INTRO: A group of international scientists predict the Arctic Ocean could be largely ice-free by 2050, making trans-Arctic shipping common. Doug Schneider has more in this week's Arctic Science Journeys Radio.
STORY: Explorer Sir John Franklin was 200 years ahead of his time. In 1845, Franklin set out from England to find an ice-free route across Canada's Arctic Ocean, the so-called Northwest Passage. A journey over the top of the world would have greatly shortened the trading distance between Europe and Asia. Franklin never found a way through. Instead his ship was beset in ice. He and all 128 crewmembers died during one of the worst Arctic winters on record.
But if a team of international scientists is correct, traversing the Arctic Ocean may become routine as early as 2050. That's because scientists believe much of the Arctic Ocean will be ice-free in summer by then, thanks to an Arctic climate that continues to become warmer. That bold prediction will likely be included in an Arctic Climate Impact Assessment to be released at an international conference in Iceland in November. Gunter Weller is the executive director of the Arctic Climate Impact Assessment.
WELLER: "The opening of the Arctic is perhaps one of the major, or the major impact, that we have found in this assessment. The magnitude of the expected change in sea ice conditions is pretty extraordinary."
More than 250 scientists from around the Arctic spent four years compiling the report for the Arctic Council, an organization of government officials, scientists and indigenous people from Canada, Denmark, Finland, Sweden, Iceland, Norway, Russia and the United States.
The report is expected to say that the Arctic is undergoing dramatic environmental change as a result of a climate that has warmed an average of five degrees in recent decades. Among the changes are disappearing sea ice, melting permafrost and glaciers, and the colonization of the tundra by trees and shrubs. The report also draws on five separate computer models to predict the Arctic's future climate. Weller says that while each model offers somewhat different scenarios, they all point to an Arctic with much less ice and snow in coming decades.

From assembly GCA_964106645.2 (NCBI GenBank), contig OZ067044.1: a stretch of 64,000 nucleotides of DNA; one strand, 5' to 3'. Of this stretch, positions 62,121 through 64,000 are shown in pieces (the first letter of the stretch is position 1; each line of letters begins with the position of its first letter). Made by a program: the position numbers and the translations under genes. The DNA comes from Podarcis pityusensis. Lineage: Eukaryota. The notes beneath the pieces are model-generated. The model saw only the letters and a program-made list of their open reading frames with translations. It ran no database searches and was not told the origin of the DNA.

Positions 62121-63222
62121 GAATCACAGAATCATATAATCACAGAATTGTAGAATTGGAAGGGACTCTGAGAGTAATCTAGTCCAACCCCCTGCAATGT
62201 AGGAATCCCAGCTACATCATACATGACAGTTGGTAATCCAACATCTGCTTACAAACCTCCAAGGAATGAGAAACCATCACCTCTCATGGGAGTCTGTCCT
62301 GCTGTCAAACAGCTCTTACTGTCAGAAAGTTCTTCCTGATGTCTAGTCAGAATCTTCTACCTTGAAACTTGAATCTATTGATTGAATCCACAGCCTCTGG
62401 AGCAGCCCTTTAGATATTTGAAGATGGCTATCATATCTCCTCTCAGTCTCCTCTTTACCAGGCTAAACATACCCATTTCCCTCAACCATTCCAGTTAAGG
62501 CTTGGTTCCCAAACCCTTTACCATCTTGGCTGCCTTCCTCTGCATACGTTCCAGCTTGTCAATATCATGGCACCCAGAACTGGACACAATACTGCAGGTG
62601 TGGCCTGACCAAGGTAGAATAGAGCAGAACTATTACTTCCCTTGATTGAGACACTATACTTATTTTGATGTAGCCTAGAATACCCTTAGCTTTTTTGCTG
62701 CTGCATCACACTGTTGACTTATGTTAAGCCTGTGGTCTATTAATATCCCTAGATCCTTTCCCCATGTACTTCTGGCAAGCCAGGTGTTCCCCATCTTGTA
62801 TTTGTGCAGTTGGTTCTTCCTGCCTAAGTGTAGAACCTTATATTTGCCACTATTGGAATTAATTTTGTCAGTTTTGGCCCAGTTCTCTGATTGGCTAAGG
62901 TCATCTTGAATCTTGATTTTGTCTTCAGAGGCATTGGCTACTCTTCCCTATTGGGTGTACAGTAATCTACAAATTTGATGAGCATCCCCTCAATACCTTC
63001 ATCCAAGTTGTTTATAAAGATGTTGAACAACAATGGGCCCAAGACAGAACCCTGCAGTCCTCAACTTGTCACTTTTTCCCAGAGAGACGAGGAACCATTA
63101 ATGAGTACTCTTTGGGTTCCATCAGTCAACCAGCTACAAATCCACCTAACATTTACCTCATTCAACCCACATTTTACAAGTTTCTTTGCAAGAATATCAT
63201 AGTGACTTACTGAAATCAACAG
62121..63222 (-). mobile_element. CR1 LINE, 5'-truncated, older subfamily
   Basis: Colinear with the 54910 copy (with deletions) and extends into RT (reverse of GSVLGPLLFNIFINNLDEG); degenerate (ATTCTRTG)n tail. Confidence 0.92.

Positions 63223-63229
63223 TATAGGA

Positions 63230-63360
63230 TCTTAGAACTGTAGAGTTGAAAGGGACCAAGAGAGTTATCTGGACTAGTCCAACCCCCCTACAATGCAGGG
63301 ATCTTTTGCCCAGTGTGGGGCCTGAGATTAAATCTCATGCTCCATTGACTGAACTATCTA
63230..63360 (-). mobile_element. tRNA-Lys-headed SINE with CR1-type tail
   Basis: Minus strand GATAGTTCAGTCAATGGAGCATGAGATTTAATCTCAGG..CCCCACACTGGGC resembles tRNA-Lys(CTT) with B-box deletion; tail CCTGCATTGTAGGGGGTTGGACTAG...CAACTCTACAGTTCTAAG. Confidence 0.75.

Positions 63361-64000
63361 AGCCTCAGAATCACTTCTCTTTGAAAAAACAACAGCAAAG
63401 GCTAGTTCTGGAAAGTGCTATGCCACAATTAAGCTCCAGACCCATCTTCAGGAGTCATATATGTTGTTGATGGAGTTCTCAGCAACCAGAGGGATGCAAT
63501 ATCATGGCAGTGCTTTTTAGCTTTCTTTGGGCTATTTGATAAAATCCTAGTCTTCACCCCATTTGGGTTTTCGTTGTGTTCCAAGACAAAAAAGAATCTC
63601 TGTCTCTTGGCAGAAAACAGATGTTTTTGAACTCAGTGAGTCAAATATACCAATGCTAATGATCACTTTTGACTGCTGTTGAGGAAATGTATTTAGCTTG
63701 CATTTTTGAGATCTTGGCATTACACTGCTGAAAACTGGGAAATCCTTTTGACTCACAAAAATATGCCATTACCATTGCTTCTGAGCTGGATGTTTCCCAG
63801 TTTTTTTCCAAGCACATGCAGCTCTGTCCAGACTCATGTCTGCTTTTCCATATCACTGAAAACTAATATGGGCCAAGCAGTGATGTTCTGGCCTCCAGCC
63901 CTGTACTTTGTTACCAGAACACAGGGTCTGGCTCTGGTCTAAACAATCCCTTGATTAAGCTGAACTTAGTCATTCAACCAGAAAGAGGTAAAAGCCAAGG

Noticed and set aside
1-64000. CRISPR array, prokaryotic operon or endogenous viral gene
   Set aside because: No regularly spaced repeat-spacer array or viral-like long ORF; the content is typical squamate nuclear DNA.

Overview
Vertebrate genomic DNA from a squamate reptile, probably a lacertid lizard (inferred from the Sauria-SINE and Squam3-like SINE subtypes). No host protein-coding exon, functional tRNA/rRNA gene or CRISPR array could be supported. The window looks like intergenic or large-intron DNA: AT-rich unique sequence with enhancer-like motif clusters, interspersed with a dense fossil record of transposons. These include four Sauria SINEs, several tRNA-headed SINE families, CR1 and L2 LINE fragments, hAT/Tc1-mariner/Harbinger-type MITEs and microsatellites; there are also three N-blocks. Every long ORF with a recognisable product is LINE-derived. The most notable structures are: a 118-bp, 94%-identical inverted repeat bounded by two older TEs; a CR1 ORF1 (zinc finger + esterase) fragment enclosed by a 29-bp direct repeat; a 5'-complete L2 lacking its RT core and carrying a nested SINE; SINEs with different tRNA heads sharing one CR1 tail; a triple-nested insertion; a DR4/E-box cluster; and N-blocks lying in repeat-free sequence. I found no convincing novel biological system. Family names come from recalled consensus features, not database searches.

WELLER: "That's quite correct. Associated with the warming of the Arctic that's expected over the next 50 to 100 years, there will be melting of snow and ice of every form, including sea ice, also the melting of glaciers and the thawing of permafrost."
Lawson Brigham is an oceanographer and a former U.S. Coast Guard captain. He's also the Alaska Office Director of the U.S. Arctic Research Commission. He says that while all the models predict easier shipping within this century, one model predicts an ice-free Arctic basin as early as 2050.
BRIGHAM: "We're looking at maybe even trans-Arctic shipping by mid-century. That doesn't mean directly through the North Pole, but it might mean north of the island groups north of the Canadian Archipelago. So you'd essentially cross the central Arctic Ocean."
Ever since John Franklin's doomed expedition to find the Northwest Passage, European nations have longed for an ice-free shipping lane through the Canadian High Arctic. Recent global warming has rekindled the belief that such a passage might soon be possible. But Brigham says any Canadian sea route likely will be blocked by disintegrating glaciers and seasonal sea ice through the rest of the century. A far more likely passage will be the so-called Northern Sea Route, along Russia's Arctic coast.
BRIGHAM: "It is the Northern Sea Route on the Russian side where in fact the action is, where it has been and where it will be in the future. All the satellite trends and information point to more open Russian Arctic coastal seas. Six-month navigation seasons are within the realm of possibility for large cargo ships and tankers."
While a warmer Arctic may be good news for the world's shipping companies, there is of course a significant downside. Scientists say a warmer Arctic will dramatically alter the region's ecosystem. At least one Canadian researcher predicts polar bears, which need sea ice to hunt seals, will be all but extinct by the end of the century. The loss of sea ice also will likely alter migration patterns for whales and force seals and walrus to search further for ice to haul out on. These environmental changes are expected to cause hardships for the Arctic's indigenous people, who depend on the land and sea for food. And, scientists say, melting Arctic permafrost and increased erosion will cause billions of dollars in damage to coastal communities, roads, homes and other infrastructure across the Arctic.
OUTRO: This is Arctic Science Journeys Radio, a production of the Alaska Sea Grant Program at the University of Alaska Fairbanks School of Fisheries and Ocean Sciences. I'm Doug Schneider.
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Thanks to the following individuals for help preparing this script:
Dr. Gunter Weller
Arctic Science Journeys is a radio service highlighting science, culture, and the environment of the circumpolar north. Produced by the Alaska Sea Grant College Program and the University of Alaska Fairbanks. The shortcut to our ASJ news home page is www.asjnews.org.
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Arctic Climate Impact Assessment